Thursday, May 24, 2007

New Oregon Payday Loan Legislation in Place

By Paul Rizzo
Payday Loan Writer

A Senate committee Wednesday afternoon approved two bills to prevent payday cash advance and car title lenders from charging triple-digit interest rates.

The bills, already approved by the House, were sent for a vote on the Senate floor with minor amendments.

They expand a bill passed by the Legislature last year, though it does not go into effect until July 1. That bill limited payday lenders to charging a one-time fee of $10 per $100 loaned and no more than 36 percent annual interest on loans that are renewed or rolled-over. Payday cash loan lenders are limited to two rollovers. Oregon’s 360 payday lending stores make loans averaging about $300 for two weeks and charge an average 528 percent annual interest.

Payday Loan Problems One of the bills passed by the Senate Commerce Committee, House Bill 2204, would extend the 36 percent cap approved last year to car title lenders, which use a car title rather than an upcoming paycheck as collateral in making small, short-term loans. Car title lenders also charge triple-digit interest rates.

A second bill approved Wednesday, House Bill 2203, would make out-of-state online payday loan and car title lenders subject to the 36 percent cap for loans made in Oregon. It also gives the state authority to create an electronic tracking system that would enable lenders to see if a person seeking money had loans outstanding with other lenders.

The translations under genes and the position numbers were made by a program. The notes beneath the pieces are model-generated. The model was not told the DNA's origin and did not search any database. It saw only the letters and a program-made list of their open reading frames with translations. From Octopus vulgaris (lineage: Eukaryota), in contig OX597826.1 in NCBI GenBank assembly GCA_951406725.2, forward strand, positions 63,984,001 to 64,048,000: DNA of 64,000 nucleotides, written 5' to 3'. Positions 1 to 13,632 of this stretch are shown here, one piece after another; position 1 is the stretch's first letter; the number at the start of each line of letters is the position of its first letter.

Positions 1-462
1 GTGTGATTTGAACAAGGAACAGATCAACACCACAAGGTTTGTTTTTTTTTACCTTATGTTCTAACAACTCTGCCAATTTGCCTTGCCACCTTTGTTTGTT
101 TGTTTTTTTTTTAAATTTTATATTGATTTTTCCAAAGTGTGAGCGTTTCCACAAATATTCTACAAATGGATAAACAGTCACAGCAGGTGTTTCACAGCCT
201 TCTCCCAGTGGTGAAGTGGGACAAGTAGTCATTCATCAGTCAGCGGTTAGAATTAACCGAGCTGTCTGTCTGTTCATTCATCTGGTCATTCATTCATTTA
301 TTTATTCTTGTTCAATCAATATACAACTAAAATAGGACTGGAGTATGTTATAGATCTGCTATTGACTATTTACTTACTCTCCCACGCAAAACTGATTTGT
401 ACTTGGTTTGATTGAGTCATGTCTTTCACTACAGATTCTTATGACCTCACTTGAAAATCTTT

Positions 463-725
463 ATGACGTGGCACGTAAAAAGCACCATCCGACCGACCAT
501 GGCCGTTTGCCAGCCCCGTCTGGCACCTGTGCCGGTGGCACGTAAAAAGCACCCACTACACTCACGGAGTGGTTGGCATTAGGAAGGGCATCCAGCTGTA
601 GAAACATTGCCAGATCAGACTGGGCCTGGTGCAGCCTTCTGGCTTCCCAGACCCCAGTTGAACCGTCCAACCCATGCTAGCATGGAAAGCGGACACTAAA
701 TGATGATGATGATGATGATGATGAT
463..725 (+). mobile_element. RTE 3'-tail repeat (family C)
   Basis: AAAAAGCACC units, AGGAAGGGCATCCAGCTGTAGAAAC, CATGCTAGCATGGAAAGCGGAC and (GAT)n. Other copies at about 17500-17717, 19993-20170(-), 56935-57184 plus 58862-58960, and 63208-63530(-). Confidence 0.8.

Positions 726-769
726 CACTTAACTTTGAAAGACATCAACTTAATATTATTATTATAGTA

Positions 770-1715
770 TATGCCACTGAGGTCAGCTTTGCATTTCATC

Everyone on the five-member committee, chaired by Sen. Floyd Prozanski, D-Eugene, supported the two bills except for Sen. Roger Beyer, R-Molalla, who said the bills restrict consumer choice.

The committee approved an amendment to the car title bill at the request of Rep. Tina Kotek, D-Portland, to prevent car title lenders from circumventing the 36 percent limit through sell-lease deals. Through such agreements, car title lenders buy a car from a borrower, who then leases the car and makes monthly payments to buy it back. The amendment puts such leasing agreements under the 36 percent cap that applies to cash loans, as well.

Bill supporters say the restrictions are necessary to prevent payday and car title lenders from taking advantage of vulnerable and desperate low-income Oregonians. Borrowers often roll over their personal loans repeatedly, paying high interest each time.

Lenders typically charge a total $240 for a $300 loan after three roll overs. Desperate borrowers also sometimes turn to a second lender to pay the first, and a third to pay the second, in a downward spiral of debt.

Payday and car title lenders say the regulations will put them out of business. Most borrowers like their services, they say, and those with poor credit will have nowhere to turn for money if the check cash advance lenders are forced to leave.

The new regulations apply only to lenders using short-term licenses. About 200 payday advance loan and car title stores have applied in the last year for conventional consumer lending licenses, which have no interest rate cap.

A third bill, House Bill 2205, that the committee will consider next week would attempt to plug that loophole by making the conventional license impractical for short-term lenders. The bill would require 90 percent of the loans made under a conventional license to be for at least six months. It also requires lenders to hire qualified underwriters and bans them from holding a car title or requiring the borrower to write a check post-dated for his or her next payday.

The committee next week also will consider a bill that would put a 36 percent cap on all consumer loans under $50,000.

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